Location: Roosevelt Island — New York, New York
Size: 885 square feet
Years lived in: 1 — owned
What if H.G. Wells' Time Traveller were an incurable collector, a sophisticated scavenger with a penchant for bartering? If he were, and that Time Machine brought him home to Roosevelt Island circa 2011, this is what his home would be. Assuming, that is, this Traveller had impeccable taste, an eye for art, and the confidence to live with high and humble, fine and found, and all within the space-challenging confines of Manhattan.
Bernard's own time travels swept him through countries, states and 'hoods. He lived in Michigan, Maryland, London, and Georgia, all before his current tour of New York City, first Park Avenue, and now this handsome home on-- and high above-- Roosevelt Island.
There have been stowaways on the journey. Outsider art and low country furniture betray his time down South (so too, does the perfectly stocked bar!), combined with crystal chandeliers and "good china" in that decidedly Southern mix of high polish and low down, a style that's finding its own renaissance age in and around Atlanta. From abroad, he brought home a love of the classic, Sévres and Imari porcelains, and that continental flair for mixing this with that and just having it work. Although nothing particularly British appears, there is a Savile Row feel to his bedroom, perhaps from the quilt's suiting fabrics, and the bowler-black accents that both ground and top off the bedroom's jaunty collections. Folk art and titillating shots of Marilyn Monroe add a little US cheek to the UK stiff upper lip.
In Baltimore, Bernard lived in a landmark Mies building ("Which I NEVER could have afforded were it in Manhattan!" he sighs.) and it reaffirmed his love of the modern masters. Those iconic designing bad boys find representation in this mix, too. It's also no doubt why Bernard's choices never fight the glass-box-ness of it all... windows are left unadorned, celebrating the (Sweeping! Stunning!) urban views, and walls are left white. Like his design mentors, it's white by design. Benjamin Moore's "Atrium White," to be precise. Mies would approve.
Bernard's 30 years as an advertising photographer gave him a keenly focused eye, exposure to gorgeous things, and lots of bartering opportunities, where he scored Knoll chairs and Persian carpets. But Bernard is no provenance snob. Wire bins dragged home from a shoot are flipped and glass-topped to make perfect bedside tables, cast iron sidewalk panels found in the garbage near his studio turned into coffee tables. It proves that a stray takes on blue ribbon appeal if he's well-groomed and placed in the right home, regardless of pedigree.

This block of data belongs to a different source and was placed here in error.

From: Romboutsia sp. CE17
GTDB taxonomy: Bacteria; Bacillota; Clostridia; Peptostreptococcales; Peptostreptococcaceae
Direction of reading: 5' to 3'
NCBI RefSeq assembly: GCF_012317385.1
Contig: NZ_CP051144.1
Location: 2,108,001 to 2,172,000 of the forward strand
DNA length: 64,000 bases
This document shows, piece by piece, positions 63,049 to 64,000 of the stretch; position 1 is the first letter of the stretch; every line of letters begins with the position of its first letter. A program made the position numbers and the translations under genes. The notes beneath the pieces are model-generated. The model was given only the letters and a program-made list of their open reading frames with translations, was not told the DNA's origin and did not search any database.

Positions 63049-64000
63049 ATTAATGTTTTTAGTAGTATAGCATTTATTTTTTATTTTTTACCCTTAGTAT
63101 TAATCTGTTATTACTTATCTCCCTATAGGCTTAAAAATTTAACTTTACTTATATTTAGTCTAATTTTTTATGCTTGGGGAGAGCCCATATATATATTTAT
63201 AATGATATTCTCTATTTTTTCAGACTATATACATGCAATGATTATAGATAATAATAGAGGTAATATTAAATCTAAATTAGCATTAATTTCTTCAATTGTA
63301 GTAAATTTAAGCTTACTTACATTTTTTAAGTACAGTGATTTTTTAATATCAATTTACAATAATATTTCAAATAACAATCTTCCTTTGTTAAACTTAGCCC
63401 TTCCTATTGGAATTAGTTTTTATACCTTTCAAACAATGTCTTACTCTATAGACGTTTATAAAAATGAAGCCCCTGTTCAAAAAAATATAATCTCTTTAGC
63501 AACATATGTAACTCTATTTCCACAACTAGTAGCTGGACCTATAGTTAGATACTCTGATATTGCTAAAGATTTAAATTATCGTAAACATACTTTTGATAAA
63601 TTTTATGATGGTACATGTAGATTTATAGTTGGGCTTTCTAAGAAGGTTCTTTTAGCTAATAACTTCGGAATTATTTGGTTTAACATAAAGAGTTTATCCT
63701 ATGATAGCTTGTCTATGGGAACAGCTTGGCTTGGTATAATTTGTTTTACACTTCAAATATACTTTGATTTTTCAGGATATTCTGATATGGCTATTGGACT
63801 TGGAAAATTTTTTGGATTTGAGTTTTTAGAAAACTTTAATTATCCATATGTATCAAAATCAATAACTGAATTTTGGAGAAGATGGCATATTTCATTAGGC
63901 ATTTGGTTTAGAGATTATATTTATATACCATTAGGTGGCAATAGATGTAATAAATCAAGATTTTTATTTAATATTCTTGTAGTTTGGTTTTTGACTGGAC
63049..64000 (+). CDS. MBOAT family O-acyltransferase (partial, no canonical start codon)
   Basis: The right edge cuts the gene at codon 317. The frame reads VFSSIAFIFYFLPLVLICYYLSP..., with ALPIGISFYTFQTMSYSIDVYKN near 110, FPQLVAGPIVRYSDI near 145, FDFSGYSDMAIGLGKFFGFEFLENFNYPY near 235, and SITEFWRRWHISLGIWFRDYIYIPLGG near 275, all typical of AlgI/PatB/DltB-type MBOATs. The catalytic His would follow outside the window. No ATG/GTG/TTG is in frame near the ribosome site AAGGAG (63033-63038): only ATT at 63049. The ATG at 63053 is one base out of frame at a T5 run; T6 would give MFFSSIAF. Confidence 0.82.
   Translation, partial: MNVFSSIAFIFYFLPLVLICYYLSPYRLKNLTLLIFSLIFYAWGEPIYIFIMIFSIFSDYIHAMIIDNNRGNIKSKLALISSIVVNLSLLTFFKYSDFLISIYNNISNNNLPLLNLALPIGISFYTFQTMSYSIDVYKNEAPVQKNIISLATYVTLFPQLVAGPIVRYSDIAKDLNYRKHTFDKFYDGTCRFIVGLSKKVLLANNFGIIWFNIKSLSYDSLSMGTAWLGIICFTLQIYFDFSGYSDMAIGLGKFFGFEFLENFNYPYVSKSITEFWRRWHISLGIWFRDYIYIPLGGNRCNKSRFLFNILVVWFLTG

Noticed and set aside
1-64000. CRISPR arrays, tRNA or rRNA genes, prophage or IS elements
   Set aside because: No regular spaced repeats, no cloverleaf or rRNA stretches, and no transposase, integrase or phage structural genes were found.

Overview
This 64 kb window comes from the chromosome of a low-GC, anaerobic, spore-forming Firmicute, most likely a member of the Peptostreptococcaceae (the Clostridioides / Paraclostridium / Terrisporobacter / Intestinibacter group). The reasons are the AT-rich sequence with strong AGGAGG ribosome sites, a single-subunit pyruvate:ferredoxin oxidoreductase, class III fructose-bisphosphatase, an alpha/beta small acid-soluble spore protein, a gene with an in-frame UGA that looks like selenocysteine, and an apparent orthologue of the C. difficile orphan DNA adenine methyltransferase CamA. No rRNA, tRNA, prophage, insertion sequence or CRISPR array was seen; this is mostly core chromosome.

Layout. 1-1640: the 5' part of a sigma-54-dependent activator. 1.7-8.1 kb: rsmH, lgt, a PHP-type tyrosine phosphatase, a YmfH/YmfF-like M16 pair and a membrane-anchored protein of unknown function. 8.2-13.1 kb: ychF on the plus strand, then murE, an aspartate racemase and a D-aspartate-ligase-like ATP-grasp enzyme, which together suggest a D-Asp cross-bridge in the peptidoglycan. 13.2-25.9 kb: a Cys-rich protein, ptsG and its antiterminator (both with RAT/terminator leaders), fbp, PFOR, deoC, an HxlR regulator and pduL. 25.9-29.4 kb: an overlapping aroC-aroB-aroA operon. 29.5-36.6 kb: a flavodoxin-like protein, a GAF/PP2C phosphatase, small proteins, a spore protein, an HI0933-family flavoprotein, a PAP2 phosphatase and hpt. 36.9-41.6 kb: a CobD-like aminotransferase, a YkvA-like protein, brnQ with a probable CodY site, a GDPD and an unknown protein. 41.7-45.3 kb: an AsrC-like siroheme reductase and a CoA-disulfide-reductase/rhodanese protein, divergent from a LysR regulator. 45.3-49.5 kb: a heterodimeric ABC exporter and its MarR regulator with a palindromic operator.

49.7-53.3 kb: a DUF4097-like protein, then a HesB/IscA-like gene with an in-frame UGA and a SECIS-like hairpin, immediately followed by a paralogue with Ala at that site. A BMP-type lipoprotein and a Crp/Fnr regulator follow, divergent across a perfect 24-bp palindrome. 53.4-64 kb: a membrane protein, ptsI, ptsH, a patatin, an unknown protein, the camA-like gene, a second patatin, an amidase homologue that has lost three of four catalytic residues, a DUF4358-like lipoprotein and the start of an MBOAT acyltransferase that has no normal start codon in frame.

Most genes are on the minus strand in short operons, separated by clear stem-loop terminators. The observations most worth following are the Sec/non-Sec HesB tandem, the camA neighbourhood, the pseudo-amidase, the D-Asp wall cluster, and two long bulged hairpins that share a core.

How does an incurable collector find room for, and make sense of, it all? That aforementioned eye, rotation and trading the Park Avenue studio's 550 square feet for this greater 885 all helped. (There may be some art stacked behind those on display, or tucked behind a chest. But you didn't hear it from me!) But Bernard has pressed this space into service in ways sure to warm the hearts of Apartment Therapy readers... hallway turned library, the linen closet a mini home office. It still takes restraint to keep Antique's Roadshow from turning into Hoarders, and his current career at a prestigious gallery means temptation still surrounds him. "You have to know when to say when. But I understand people who collect jewelry," says Bernard. "You satisfy that need to collect, but at least it all fits in a drawer!"
Bernard made no major change to the unit other than a clever modification to the kitchen, previously fully open plan. Not wanting to wall off all of those bridge and city views, he worked with designer pal Roy Otwell to create an architecturally interesting peek-a-boo kitchen. New walls, painted a custom industrial charcoal, stop just short of closing the cube, but still turn the kitchen into a sculptural volume at the heart of this home. It shields guests from dinner party prep, but doesn't isolate the cook. Inside the kitchen, it provides the perfect canvas for, well, a modern canvas. Artful compromise, indeed.
There is a happy dialogue between inside and out, too. The curve of the Nelson "Coconut" chair and the articulated Tizio lamp share much in common with the sweep and structure of the bridge they overlook. Even the front of the monumental dish cabinet seems to be a not-so-distant cousin to the grid work it reflects.